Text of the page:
The feast day marks the anniversary of a Christian victory over Ottoman Turks at the sea battle of Lepanto in 1571.
In other words, this is a political event that just happens to look like a religious event. The equation is turned around.
Still, Polish voices were featured in the report, even as the framework was shifted to stress political themes. For example:
Halina Kotarska, 65, said she was expressing thanks for the survival of her son in a car crash, but also praying for the survival of Christianity in Europe.
"Islam wants to destroy Europe," she said, quoted by the Associated Press. "They want to turn us away from Christianity."
Some priests and Church commentators said the event could be seen as support for the government's refusal to accept Muslim migrants, a policy backed by a majority of Poles.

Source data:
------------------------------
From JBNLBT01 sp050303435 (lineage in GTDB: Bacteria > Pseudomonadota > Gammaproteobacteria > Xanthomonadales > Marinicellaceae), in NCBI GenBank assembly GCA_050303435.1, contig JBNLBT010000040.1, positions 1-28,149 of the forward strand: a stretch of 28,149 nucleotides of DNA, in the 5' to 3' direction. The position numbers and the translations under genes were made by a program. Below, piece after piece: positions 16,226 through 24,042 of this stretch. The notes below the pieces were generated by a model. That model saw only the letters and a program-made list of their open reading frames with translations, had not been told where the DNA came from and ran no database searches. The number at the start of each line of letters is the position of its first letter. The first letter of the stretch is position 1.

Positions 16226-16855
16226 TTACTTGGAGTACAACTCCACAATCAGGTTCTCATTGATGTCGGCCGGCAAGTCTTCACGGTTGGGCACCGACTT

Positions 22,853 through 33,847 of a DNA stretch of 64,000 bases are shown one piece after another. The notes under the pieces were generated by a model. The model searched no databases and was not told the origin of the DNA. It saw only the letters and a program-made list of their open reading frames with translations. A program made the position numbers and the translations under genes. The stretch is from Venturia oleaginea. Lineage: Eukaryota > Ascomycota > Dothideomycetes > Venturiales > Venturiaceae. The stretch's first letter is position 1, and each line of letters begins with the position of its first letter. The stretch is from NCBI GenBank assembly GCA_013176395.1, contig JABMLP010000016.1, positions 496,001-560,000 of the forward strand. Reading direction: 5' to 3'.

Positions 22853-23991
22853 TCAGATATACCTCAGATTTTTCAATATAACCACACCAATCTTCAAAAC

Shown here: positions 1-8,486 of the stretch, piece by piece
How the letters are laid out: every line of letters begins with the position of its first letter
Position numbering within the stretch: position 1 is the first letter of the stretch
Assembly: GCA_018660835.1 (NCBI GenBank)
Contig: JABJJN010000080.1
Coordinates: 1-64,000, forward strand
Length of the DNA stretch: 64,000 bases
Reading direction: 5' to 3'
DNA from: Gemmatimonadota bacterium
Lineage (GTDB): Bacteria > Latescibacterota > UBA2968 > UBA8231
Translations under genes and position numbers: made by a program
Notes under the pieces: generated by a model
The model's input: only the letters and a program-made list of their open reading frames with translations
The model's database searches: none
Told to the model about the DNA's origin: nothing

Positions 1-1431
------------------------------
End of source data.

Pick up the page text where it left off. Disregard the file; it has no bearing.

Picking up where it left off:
Organisers said the prayer was not directed against anyone or anything. The border was chosen, they said, because it symbolised their desire to encompass the world with prayer.
Poland, along with Hungary and the Czech Republic, refused to take part in an EU deal in 2015 to relocate refugees from frontline states Italy and Greece. The Polish position has put it at odds with the Vatican, with Pope Francis urging greater acceptance of migrants on a visit to Poland last year.
So what is missing from this news coverage of this event?
It will not surprise GetReligion readers that I think it would have been good to include one or two details from the text of the prayers used. Rosary prayers are quite complex and loaded with content.
In other words, is it relevant -- in a story of this kind -- to hear some of the "controversial" words that these "political" demonstrators were praying? In particular, what did the prayers say about the people of the world and the nation of Poland? What about the future? The needs of the poor and refugees?
Maybe it's just me, but I think the content of those prayers is part of the story.